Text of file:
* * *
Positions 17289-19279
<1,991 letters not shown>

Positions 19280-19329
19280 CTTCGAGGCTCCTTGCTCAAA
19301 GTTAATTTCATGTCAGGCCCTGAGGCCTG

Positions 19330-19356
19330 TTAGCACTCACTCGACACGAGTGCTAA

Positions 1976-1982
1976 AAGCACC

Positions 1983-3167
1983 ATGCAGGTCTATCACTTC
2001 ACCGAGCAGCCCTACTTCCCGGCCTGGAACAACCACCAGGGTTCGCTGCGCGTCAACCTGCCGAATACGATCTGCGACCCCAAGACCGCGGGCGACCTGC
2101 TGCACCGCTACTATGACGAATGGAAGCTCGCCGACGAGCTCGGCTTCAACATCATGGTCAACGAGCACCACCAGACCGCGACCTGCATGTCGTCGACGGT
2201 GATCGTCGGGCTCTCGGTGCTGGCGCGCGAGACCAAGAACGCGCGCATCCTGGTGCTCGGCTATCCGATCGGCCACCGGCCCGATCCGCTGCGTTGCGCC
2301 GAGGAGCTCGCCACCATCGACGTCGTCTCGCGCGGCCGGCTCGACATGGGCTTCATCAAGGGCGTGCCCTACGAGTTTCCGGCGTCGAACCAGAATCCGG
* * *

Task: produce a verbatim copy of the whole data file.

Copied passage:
Positions 17289-19279
<1,991 letters not shown>

Positions 19280-19329
19280 CTTCGAGGCTCCTTGCTCAAA
19301 GTTAATTTCATGTCAGGCCCTGAGGCCTG

Positions 19330-19356
19330 TTAGCACTCACTCGACACGAGTGCTAA

Positions 1976-1982
1976 AAGCACC

Positions 1983-3167
1983 ATGCAGGTCTATCACTTC
2001 ACCGAGCAGCCCTACTTCCCGGCCTGGAACAACCACCAGGGTTCGCTGCGCGTCAACCTGCCGAATACGATCTGCGACCCCAAGACCGCGGGCGACCTGC
2101 TGCACCGCTACTATGACGAATGGAAGCTCGCCGACGAGCTCGGCTTCAACATCATGGTCAACGAGCACCACCAGACCGCGACCTGCATGTCGTCGACGGT
2201 GATCGTCGGGCTCTCGGTGCTGGCGCGCGAGACCAAGAACGCGCGCATCCTGGTGCTCGGCTATCCGATCGGCCACCGGCCCGATCCGCTGCGTTGCGCC
2301 GAGGAGCTCGCCACCATCGACGTCGTCTCGCGCGGCCGGCTCGACATGGGCTTCATCAAGGGCGTGCCCTACGAGTTTCCGGCGTCGAACCAGAATCCGG